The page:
SCOTLAND’S Drugs Policy Minister Elena Whitham on Friday launched a call for the UK Government to decriminalise drugs for personal use or devolve powers to the Scottish Parliament to take this step, a step that would stop people who use drugs receiving a criminal record for simple possession.

There are two reasons why this is important. One, most people who use drugs do so without any negative impacts on their lives. A criminal record can be more damaging than the drug use. Secondly, for people experiencing problems with their drug use, this would allow them to ask for help without fear of being punished.

Decriminalisation allows easier access to treatment such as opioid-agonist therapy (OAT) including methadone and buprenorphine, which is a key protective factor against fatal overdose. A recent study published in the Lancet from Professor Andrew McAuley et al looking at opioid therapy in Scotland concluded that rates of drug-related deaths more than tripled for those not on OAT.

When Whitham announced the call to the UK Government, she was flanked by Helen Clark, former New Zealand prime minister and chair of the Global Commission on Drug Policy – which was hosting a three-day event in Edinburgh – and former Swiss president Ruth Dreifuss, also a commission member.

Both spoke of international evidence to support decriminalisation and things like drug checking, which is completely legal now in New Zealand. Overdose prevention centres (OPCs) that Switzerland opened 37 years ago are no longer considered radical. In fact they are a standard part of services now operating in 16 countries.

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Madame Dreifuss highlighted that in the 1980s the Swiss had major issues with drug deaths and harms, with high levels of HIV transmissions. However, opening OPCs coupled with widespread diamorphine or heroin-assisted treatment have brought great results. Drug deaths are rare now and HIV transmission has been practically eradicated in Switzerland.

However, within minutes of the call to either decriminalise or devolve the power to Scotland to do so, the UK Government came out with the usual hardline stance. Tory MSPs, along with so-called recovery activists, went straight to Twitter to make false claims about the Scottish Government wanting to “legalise heroin and crack”.

To be fair, that was the expected response from the current UK Government, which seems to think there is nothing wrong with drug deaths in England going up consistently every year now and 17 people a day dying on average across the whole of the UK.

One of the biggest shocks to me was the response from Labour MP Rachel Reeves, who said: “I find it quite stunning that this would be a priority for the Scottish Government when we’re here today talking about the Tory mortgage bombshell.”

That was a shocking statement when we consider thousands of people are losing loved ones every year. I was also shocked by the response of Anas Sarwar, the Scottish Labour leader, who seems content with continuing to punish rather than support people who are having problems with drug use.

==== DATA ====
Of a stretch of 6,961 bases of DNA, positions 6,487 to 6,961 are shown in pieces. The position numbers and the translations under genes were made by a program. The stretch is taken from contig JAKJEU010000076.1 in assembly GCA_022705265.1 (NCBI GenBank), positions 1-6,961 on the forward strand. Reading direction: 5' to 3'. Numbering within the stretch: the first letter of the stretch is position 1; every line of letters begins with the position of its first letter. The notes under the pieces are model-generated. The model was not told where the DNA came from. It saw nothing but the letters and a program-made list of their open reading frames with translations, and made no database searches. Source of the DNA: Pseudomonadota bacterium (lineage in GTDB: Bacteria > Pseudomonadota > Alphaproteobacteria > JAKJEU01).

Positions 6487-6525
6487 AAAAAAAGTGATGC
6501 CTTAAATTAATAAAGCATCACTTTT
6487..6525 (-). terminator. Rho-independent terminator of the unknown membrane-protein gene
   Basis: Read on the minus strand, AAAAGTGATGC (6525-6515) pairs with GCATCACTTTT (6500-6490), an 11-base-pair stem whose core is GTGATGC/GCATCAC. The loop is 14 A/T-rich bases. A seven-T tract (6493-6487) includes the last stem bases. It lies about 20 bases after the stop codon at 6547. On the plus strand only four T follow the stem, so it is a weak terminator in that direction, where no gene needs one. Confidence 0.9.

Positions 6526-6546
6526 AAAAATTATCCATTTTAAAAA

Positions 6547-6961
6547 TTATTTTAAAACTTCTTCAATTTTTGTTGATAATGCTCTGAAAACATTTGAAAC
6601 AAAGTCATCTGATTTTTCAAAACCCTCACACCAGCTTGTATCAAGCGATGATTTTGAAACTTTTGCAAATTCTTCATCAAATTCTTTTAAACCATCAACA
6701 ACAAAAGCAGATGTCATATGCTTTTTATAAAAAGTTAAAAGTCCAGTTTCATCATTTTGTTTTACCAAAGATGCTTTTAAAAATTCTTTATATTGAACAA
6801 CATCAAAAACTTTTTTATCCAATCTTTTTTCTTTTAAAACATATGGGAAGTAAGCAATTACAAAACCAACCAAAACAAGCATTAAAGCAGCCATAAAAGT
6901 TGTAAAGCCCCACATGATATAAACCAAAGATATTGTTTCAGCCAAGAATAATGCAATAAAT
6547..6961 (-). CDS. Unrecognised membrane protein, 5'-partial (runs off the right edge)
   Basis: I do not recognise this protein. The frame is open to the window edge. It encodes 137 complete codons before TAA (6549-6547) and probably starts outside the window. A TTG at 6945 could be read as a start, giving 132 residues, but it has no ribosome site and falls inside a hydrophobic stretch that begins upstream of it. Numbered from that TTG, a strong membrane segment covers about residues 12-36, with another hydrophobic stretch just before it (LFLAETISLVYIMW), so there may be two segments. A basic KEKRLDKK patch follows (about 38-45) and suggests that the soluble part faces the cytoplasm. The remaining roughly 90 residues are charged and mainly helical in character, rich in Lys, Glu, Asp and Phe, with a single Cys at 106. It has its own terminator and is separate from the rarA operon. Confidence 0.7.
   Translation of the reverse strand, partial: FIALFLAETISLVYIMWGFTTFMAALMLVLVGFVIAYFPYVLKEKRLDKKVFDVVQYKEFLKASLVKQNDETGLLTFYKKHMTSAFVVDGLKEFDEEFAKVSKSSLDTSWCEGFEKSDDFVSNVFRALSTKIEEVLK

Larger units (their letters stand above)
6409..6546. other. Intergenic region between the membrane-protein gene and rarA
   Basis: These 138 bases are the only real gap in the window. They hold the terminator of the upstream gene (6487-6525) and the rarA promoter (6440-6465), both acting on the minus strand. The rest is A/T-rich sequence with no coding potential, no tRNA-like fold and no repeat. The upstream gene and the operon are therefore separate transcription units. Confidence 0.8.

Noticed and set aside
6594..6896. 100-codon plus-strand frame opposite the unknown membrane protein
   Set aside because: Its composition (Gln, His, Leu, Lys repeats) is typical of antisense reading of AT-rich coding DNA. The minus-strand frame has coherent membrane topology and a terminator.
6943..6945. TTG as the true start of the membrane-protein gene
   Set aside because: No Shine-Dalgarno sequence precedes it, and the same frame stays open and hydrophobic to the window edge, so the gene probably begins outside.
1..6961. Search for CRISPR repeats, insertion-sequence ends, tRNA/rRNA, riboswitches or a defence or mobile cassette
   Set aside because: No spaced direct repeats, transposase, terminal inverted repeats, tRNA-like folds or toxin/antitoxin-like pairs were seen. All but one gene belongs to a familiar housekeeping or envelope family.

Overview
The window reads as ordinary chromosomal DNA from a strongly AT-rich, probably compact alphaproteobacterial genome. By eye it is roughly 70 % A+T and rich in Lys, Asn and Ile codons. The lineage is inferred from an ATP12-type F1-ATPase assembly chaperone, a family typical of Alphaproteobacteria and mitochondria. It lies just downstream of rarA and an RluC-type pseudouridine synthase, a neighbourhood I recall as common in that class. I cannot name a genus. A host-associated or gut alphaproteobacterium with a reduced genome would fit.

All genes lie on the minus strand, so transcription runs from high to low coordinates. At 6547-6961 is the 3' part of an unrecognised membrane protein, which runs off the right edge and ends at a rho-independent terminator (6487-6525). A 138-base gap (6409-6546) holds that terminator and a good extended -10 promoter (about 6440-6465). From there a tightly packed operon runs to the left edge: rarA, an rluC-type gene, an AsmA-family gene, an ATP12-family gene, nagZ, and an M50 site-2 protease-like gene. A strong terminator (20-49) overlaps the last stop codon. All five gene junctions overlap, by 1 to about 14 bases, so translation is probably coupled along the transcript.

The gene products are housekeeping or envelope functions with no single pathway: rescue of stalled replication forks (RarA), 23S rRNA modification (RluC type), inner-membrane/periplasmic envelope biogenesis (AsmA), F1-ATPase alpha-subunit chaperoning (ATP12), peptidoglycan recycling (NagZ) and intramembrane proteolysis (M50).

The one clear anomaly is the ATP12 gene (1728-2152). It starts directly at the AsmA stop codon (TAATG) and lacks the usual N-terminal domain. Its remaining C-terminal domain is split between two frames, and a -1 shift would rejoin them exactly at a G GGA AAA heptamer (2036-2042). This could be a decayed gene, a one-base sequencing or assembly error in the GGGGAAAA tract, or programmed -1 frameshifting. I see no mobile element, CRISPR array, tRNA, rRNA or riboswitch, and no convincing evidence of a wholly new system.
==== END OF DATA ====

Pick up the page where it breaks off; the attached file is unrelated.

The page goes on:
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The SNP are not without blame. They led the way on the doomed-for-failure drug-free utopia strategy the “Road to Recovery” in 2008, two years before the Tory government launched a similar strategy.

They also oversaw the stopping of prescription benzodiazepines. That led to the influx of “street benzos” which have had a devastating impact. More recently in 2016, budgets to alcohol and drug partnerships were cut, leading to a 27% rise in deaths in a single year in 2018.

However, they have now committed to an extra £50 million investment each year and are clearly looking to follow the evidence rather than an outdated war-on-drugs ideology fostered by the 52-year-old UK Misuse of Drugs Act which is not fit for purpose.

With the terrible stance taken by the Tories and Labour, the SNP must be brave and things can be done now. The Cranstoun drug DIVERT in operation across the West-Midlands can stop people getting a criminal record in the current frameworks. Diamorphine treatment needs a mass expansion – it has worked for people where all other treatments have failed.

We have offered a model to Scottish Government at a third of the cost of the Glasgow model meaning it could be rolled out further and faster. And, of course, overdose prevention centres – I proved they can run under current legislation.

Time for talk has come and gone. In key locations across major cities like Glasgow, Dundee and Edinburgh not only will these save lives, they will also save money. We know the evidence. There are fewer hospital admissions, less discarded equipment, fewer ambulance callouts and more people able to access support services.

If the Scottish Government really wants change, it won’t sit on its hands and wait for Westminster permission, it will invest in these core harm-reduction services now.

Scotland is tired of the devastation. I am tired of losing friends and family to preventable overdose. Let’s get on and do it. What will Westminster do, send in the tanks?

Peter Krykant is campaigns lead at Cranstoun